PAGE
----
It turned to downpours by mid-evening, scattering numerous remaining demonstrators.
On Saturday, protesters, for the fourth weekend in a row, threw stones, torched cars and vandalised shops and restaurants in a protest against Macron's economic policies. Macron, he said, "is not strong enough". French riot police repeatedly repelled them with tear gas and water cannon.
At least 71 people were injured in Paris on Saturday.
While scattered scuffles broke out on Saturday around central Paris, the action seemed less violent overall at noon than at the same time a week ago, when crowds defaced the Arc de Triomphe, one of the city's most revered monuments, and rampaged in the surrounding high-end neighbourhood.
Stores along the elegant Champs-Elysees Avenue and the posh Avenue Montaigne boarded up their windows as if bracing for a hurricane but the storm struck anyway Saturday, this time at the height of the holiday shopping season.
On Friday, France had made a decision to close the landmarks including the Eiffel Tower, the prominent tourist place, on Saturday due to protests. Subway stations in the centre of town were shut down.
The "yellow vest" movement in France started as a protest about planned fuel hikes but has since morphed into a mass protest against President Emmanuel Macron's policies and top-down style of governing.
Last year, the world at large condemned Trump pulling the US out of the Paris Climate Accord, an global agreement to reduce greenhouse gas emissions.
Trump and Macron once enjoyed a relatively warm rapport, particularly when Macron hosted Trump in Paris for a grand state visit in 2017, a favour which Trump returned in early 2018. Some in Belgium appeared intent only on confronting police.
Protestors wearing "yellow vests" (Gilets jaunes) stand on the Champs Elysees in Paris on Saturday, Dec. 8, 2018 during a protest against rising costs of living they blame on high taxes.
For many protesters, Mr Macron himself, widely seen as arrogant and disconnected from rank-and-file French, has become the problem.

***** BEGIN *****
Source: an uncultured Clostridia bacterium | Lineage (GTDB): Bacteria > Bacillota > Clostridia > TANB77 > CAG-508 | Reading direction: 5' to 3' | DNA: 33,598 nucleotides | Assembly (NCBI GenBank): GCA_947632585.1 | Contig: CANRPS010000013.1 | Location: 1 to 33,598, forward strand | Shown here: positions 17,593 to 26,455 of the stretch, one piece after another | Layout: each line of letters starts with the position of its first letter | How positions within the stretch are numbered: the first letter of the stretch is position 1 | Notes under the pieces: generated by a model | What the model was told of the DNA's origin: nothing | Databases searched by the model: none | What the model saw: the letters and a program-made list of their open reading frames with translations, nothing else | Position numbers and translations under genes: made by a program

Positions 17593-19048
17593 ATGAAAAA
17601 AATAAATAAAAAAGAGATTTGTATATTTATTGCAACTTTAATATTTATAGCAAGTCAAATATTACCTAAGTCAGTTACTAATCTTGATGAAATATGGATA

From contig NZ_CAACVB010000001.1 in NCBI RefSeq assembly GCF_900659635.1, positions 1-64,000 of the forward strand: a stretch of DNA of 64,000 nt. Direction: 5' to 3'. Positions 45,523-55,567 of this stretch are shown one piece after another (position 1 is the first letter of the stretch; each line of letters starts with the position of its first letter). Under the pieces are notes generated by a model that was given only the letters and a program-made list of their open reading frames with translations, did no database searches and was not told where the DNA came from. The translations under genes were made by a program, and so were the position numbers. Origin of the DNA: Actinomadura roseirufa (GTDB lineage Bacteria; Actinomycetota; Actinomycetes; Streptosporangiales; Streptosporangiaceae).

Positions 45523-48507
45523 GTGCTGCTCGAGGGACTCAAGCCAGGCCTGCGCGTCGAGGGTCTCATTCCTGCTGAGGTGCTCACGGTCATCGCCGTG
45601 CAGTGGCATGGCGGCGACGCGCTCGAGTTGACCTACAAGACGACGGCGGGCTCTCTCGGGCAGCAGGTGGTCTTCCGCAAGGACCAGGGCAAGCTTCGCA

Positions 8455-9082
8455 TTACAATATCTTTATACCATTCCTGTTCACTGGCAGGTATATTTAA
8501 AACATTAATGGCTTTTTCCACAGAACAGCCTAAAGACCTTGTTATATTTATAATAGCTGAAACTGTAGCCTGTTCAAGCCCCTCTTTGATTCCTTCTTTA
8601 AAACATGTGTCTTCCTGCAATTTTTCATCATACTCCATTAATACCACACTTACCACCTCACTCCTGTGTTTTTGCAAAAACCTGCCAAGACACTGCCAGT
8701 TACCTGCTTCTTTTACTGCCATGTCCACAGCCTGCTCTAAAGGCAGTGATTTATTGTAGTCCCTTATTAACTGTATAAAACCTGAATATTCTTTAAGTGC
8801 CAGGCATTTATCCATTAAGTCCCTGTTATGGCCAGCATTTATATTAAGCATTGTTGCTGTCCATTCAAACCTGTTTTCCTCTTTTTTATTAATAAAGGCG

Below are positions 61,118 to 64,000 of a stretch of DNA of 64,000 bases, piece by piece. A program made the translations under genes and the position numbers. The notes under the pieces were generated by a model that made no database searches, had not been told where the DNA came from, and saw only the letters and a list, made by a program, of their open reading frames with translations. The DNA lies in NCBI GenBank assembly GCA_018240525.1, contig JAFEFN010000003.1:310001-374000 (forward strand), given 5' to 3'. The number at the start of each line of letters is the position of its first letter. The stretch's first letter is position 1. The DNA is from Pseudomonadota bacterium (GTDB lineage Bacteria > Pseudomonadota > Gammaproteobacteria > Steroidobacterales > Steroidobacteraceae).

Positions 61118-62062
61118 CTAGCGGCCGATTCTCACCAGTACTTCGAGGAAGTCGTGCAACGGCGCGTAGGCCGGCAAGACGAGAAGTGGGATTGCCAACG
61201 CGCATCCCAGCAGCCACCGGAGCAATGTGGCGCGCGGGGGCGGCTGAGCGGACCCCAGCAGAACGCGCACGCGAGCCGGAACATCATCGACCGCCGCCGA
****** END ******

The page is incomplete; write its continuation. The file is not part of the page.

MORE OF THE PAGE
Almost 2,000 people were arrested Saturday across France in the latest round of "yellow-vest" protests. People want change and "concrete, immediate, right now" measures.
But the demonstrations are spreading as concerned French citizens share their issues with Macron's government on social media.
"We are here to tell (Macron) our discontent".
The French Foreign Minisetr on Sunday weighed in to denounce intervention from US President Donald Trump.
"I hear people saying, "This is an insurrection".
The 40-year-old president, ...
Interior Minister Christophe Castaner urged calm.
Even if Macron withdraws his signature slashing of the wealth tax, "half of the yellow vests will go home, the other half will want him to resign and will stay in the streets", Valette predicted.
Coordinated "yellow vest" protests were taking place across the country on Saturday, including on numerous motorways, causing havoc on the national road network.
The protests have shown little sign of easing since they began on November 17. French police frisked protesters at train stations around the country, confiscating everything from heavy metal petanque balls to tennis rackets - anything that could remotely be used as a weapon. In France, authorities have also launched an investigation into social media activity from accounts allegedly drumming up support for the protests, sources told AFP.
About 125,000 demonstrators marched in France as part of the yellow vests movement.
Donald Trump should not meddle in French affairs, its foreign minister said on Sunday, after the U.S. president criticised France in tweets following riots in Paris.
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